An amazing study reveals an incredible truth about those cute, fuzzy little ducklings.
You probably don’t think much of the intelligence of those cute, fuzzy, yellow little birds — but a new study suggests that ducklings may be a lot smarter than you think.
The study indicates that ducklings are capable of learning the relationship between objects, and that applies to more than just the characteristics of the object themselves, according to a University of Oxford statement.
Scientists know that when a duckling hatches, it almost immediately identifies the mother and starts following her, so they decided to go a step further in their research, which was published in the journal Science.
The question was whether the ducklings remembered their mother with visual memory or whether there was something more complex going on in the duckling’s brain. So they decided to test to see if ducklings to see if two objects were the same or different.
Two hours after hatching, scientists placed the ducklings in a training enclosure with two objects attached to the string that were moving around in a circle. Sometimes they were the same, and sometimes they were different shapes.
The ducklings started following the objects around as they moved around the enclosure, and the ducklings were placed on a half hour break.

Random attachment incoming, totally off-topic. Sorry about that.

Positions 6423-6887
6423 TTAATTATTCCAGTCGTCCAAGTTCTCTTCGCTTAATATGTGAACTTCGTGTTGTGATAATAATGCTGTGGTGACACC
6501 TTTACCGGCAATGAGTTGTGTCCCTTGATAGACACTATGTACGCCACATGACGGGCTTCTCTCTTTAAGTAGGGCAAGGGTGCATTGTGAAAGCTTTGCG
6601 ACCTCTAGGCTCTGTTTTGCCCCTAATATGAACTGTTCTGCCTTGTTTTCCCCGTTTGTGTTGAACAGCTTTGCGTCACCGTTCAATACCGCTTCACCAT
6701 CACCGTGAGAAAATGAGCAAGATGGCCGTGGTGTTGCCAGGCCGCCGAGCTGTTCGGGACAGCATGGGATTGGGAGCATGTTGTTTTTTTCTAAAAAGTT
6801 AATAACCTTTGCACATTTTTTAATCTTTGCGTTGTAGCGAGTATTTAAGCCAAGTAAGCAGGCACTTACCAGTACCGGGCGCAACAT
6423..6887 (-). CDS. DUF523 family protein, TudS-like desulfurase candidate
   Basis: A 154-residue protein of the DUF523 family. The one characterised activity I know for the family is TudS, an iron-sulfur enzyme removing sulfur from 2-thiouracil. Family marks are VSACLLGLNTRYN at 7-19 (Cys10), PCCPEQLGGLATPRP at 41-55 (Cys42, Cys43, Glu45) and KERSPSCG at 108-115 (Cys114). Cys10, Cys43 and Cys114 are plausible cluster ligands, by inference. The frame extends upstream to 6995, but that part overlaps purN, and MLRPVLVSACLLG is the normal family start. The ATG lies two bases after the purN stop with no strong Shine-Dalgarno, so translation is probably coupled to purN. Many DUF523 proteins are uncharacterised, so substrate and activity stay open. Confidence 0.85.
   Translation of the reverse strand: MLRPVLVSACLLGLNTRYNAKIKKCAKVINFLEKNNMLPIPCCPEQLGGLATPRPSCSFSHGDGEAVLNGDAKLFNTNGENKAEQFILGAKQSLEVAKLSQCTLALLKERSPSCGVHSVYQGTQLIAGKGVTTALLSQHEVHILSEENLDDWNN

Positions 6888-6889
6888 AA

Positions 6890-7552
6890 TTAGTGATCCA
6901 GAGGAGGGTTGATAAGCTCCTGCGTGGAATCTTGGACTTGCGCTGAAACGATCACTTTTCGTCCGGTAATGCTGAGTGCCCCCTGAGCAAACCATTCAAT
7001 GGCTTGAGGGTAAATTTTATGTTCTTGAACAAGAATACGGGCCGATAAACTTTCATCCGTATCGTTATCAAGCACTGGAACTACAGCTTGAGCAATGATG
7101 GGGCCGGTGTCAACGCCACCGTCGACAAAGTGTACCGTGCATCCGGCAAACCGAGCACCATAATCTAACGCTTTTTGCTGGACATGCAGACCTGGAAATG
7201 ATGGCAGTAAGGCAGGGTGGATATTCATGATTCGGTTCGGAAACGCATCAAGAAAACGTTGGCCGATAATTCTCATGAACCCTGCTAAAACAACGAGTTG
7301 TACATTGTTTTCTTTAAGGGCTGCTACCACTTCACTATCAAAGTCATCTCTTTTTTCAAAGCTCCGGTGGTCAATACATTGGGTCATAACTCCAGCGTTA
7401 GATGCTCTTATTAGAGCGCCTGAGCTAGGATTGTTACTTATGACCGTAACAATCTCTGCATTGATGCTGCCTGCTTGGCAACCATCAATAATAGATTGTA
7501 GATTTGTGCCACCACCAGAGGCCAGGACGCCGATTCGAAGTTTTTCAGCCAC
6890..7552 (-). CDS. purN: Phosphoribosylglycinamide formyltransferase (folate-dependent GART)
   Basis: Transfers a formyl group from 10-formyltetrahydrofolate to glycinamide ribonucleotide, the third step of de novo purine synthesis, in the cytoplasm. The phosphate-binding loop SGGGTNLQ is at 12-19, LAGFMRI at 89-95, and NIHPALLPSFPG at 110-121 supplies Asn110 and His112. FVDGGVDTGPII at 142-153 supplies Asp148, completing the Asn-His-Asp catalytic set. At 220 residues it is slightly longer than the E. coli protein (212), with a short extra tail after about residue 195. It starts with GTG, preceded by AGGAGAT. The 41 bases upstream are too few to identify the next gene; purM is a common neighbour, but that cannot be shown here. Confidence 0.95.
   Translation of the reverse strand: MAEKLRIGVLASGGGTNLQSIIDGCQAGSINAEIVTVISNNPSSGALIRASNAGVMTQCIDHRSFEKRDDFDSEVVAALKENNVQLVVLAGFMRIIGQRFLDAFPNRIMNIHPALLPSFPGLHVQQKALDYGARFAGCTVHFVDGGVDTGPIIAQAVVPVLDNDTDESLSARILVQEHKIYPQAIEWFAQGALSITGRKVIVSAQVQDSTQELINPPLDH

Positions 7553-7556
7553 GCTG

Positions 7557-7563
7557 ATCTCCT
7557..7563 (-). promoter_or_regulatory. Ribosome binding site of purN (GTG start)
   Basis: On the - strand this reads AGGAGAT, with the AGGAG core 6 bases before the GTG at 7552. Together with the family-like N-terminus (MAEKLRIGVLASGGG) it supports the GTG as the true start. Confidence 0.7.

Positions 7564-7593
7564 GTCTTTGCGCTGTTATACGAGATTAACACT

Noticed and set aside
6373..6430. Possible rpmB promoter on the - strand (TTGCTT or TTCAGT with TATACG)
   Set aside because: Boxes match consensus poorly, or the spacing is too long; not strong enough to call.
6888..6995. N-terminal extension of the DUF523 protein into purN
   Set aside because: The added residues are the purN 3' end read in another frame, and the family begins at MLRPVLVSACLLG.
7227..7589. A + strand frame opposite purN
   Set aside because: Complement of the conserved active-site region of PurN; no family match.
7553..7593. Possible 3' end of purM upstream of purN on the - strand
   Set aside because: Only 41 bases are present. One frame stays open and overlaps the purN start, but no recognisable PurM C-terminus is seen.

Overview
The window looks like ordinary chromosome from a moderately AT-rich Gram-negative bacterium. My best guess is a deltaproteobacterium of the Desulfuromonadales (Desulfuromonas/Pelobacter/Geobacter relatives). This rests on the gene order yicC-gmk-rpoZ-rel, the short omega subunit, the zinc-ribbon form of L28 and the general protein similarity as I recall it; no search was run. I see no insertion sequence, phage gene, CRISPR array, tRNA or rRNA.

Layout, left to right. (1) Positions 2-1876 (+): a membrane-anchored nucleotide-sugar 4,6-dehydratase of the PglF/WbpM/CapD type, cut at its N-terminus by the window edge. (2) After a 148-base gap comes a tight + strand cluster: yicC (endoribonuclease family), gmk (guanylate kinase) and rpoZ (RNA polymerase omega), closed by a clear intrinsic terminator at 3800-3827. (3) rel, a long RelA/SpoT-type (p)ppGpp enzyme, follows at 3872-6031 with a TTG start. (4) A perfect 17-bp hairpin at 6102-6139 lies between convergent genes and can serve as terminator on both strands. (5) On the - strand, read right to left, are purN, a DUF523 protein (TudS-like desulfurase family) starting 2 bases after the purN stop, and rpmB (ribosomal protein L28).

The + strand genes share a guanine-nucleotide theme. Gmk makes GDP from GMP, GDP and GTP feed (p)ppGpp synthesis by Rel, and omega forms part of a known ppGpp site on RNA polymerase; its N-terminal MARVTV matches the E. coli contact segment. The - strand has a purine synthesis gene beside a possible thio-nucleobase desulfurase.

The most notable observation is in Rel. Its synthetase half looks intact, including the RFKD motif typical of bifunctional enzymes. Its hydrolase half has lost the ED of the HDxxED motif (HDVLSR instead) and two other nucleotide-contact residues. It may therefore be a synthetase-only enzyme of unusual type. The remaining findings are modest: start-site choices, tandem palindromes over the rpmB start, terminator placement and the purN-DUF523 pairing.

They were then placed in a different enclosure with objects that were different shapes than the ones they had seen before. The research showed that 32 or 47 ducklings followed the same “type” of pair they followed in the initial enclosure — i.e., if the two objects they followed were the same in their previous enclosure, they followed the two objects that were also the same, whereas if the objects they followed were non-matching, they followed the objects that didn’t match — indicating they understand the concept of same versus different.
Professor Alex Kacelnik of Oxford University’s Department of Zoology said in the statement: “To our knowledge this is the first demonstration of a non-human organism learning to discriminate between abstract relational concepts without any reinforcement training. The other animals that have demonstrated this ability have all done so by being repeatedly rewarded for correct performance, while our ducklings did it spontaneously, thanks to their predisposition to imprint when very young. And because imprinting happens so quickly, the ducklings learned to discriminate relational concepts much faster than other species, and with a similar level of precision.”
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